Monthly Archives: July 2013

The Death of Henry Ford’s America

Born in 1863 to an Irish immigrant farmer, Henry Ford quit his parents’ estate as a young man, and became an engineer at the Edison Illuminating Company where, prone to experimentation, he became intrigued by the automobile. In 1905, he founded the Ford Motor Company which, by an innovative manufacturing process christened “Fordism,” made cars accessible to ordinary Americans. Ford, amongst others, was to blame for the indulgent consumerism that overtook the U.S. in the teens and twenties; such was America’s fascination with and dependence on the car that “[m]any families . . . [didn’t] spend anything on recreation except for the car.”[1] Only after the New York Stock Exchange crashed in late October 1929 did Ford’s star wane, as Americans disposed of their misguided regard for such technological wonders as the car, the vacuum cleaner, and the electric sewing machine. By the 1940s, that which Ford represented and stood for––the so-called “business consensus” of the Roaring Twenties, American prosperity, economic inequality, anti-labor, anti-welfare, anti-immigration, white supremacy, and isolationism––was less prevalent in the U.S. President Franklin D. Roosevelt’s Depression-era populist reforms and the U.S.’s precipitous entry into World War II convinced America of the need to settle its domestic affairs and assume a more prominent international role as the West’s guiding light; Henry Ford’s America, as morally dubious as it was, was unprepared to discharge such momentous responsibilities. Read the rest of this entry

Scourge of Plenty

Man a keen shard
Shroud in blinding light
In glazed varnish––
Man a wax figure
Sheathed in splendor fine
Smile wooden manners divine

Scourge of Plenty Man’s fell mistress––
Begone your gilded ardor

Man grand in tender green
Mean and starved
Of the rudely grotesque
Savage brethren all––
Man bald and blind
From thunder black to sunny gray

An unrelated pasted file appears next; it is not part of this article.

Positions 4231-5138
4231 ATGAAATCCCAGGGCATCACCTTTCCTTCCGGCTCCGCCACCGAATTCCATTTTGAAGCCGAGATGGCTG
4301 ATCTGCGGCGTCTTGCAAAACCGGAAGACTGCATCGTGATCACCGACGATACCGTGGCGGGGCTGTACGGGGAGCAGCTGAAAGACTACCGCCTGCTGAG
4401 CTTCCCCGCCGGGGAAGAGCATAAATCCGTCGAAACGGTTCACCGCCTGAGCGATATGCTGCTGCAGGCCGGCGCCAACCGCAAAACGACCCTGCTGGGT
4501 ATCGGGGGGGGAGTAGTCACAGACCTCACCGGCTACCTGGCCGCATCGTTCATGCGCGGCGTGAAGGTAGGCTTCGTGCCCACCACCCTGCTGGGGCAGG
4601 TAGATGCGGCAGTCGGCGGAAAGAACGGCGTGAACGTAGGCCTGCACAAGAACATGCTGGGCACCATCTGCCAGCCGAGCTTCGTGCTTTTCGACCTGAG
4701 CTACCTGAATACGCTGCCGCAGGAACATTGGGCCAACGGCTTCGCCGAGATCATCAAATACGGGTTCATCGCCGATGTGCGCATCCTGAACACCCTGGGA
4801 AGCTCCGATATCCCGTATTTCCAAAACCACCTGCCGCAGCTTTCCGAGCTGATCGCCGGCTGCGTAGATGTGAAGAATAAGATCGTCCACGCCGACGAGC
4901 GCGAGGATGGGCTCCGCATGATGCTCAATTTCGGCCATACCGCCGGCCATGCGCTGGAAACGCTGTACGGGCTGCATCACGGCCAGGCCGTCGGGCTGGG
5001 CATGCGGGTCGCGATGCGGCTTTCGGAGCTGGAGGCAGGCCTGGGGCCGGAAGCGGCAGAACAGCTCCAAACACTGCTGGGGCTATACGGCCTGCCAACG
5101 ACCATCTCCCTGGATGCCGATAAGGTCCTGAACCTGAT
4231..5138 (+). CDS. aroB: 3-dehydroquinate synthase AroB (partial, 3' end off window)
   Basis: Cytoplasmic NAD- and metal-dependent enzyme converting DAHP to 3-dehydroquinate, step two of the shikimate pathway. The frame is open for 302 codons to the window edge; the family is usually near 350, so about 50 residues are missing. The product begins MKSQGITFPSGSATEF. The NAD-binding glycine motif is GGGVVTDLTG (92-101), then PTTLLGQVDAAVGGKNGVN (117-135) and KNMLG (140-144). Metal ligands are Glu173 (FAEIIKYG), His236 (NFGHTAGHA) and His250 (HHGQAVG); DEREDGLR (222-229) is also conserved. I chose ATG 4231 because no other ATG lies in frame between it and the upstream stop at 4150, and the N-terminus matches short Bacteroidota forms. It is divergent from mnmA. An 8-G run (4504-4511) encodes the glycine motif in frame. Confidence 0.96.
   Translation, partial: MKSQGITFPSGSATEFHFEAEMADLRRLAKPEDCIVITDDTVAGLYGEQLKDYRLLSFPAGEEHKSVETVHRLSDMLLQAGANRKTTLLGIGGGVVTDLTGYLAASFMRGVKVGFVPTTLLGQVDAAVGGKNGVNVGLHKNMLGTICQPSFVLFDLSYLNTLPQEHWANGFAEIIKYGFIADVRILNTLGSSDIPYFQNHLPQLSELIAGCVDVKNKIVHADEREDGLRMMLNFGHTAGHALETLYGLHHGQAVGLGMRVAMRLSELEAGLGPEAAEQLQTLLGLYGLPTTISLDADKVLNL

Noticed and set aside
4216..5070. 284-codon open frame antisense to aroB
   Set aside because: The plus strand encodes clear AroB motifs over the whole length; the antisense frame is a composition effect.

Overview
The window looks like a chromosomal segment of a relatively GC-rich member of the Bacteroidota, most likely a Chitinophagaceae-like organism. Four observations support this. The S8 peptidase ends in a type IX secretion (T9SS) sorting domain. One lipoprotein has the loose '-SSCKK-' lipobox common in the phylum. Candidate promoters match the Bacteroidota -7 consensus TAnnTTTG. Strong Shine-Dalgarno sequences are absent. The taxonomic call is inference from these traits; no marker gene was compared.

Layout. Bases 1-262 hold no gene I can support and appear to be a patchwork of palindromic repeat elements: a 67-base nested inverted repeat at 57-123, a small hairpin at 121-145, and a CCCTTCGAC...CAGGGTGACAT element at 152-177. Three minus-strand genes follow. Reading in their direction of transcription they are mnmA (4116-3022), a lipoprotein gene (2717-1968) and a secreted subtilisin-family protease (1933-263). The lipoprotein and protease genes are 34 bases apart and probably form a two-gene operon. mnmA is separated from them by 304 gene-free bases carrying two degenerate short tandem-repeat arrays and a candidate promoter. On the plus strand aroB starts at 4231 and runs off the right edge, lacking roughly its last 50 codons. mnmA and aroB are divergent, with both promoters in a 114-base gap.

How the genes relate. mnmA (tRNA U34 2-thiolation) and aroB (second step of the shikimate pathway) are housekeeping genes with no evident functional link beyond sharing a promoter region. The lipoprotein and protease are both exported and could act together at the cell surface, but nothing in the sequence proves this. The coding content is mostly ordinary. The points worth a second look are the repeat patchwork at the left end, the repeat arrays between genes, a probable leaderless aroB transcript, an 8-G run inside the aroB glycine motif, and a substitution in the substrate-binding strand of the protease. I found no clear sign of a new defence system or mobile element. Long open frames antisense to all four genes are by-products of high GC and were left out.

Swell breast a fleeting mirage––
To lush Eden attend

Scourge of Plenty Man’s fell mistress––
Begone your gilded ardor

Man beat by folly
Till contagion’s spread embalmed
Splintered and sundered––
Man belly a sluice of ash ebullient
Sun’s burst world’s end
Ere a thirst quenched

Scourge of Plenty Man’s fell mistress––
Begone your gilded ardor

Copyright © 2013 Elliot Silverberg. All rights reserved.

Potty Training

A florid, glorified production – an altar
To a gestaltist’s cognitive urinal

A jester mired in choral drivel, in a shrine
To lyrical plaster, pickles and pajama pygmies

Swaddled in chastity white
O bestial Balladeer! O curlicued Friar!

For such bastardized zealotry and handsome brackishness
A pasture of urban flower beds is much too kind!

So consign yourself, Eleanor of the paupered greenbelt
The Rigby brigade – to a Mackenzie homily

Six feet under, the surest track to an Eden punctuated
By cries of “Bad potty! Bad potty! Bad potty!”

Copyright © 2013 Elliot Silverberg. All rights reserved.

A Rhetorical Analysis of Krauthammer’s “The Truth about Torture”

In “The Truth about Torture,” first published circa December 2005 in The Weekly Standard, syndicated columnist and conservative political commentator Charles Krauthammer argues for a concession to the Detainee Treatment Act of 2005 (DTA). Introduced by Sen. John McCain (R-AZ), the DTA effectively prohibited any and all forms of “cruel, inhuman, or degrading” treatment of those in the custody of the United States (Krauthammer 1). However, Krauthammer asserts that, in “two very circumscribed circumstances”––(1) the ticking time bomb and (2) the slower-fuse high-value terrorist––exceptions to the McCain amendment’s no-torture dictum should be allowed (7). Throughout his essay, Krauthammer rarely makes use of pathos, since his target audience of government policymakers and The Weekly Standard’s readership––which consists of the elderly, affluent, and politically active––tend not to be receptive to arguments that cater to the tender-of-heart, preferring instead the educated, empirically permissible conclusions of men of logic and science. Read the rest of this entry

Adonis + Aphrodite

Shell stained in red grace
A sea-bred beauty takes flight
Hounds by heart alone
Adonis, a hunter born
Till jealous War do them part.

Copyright © 2013 Elliot Silverberg. All rights reserved.

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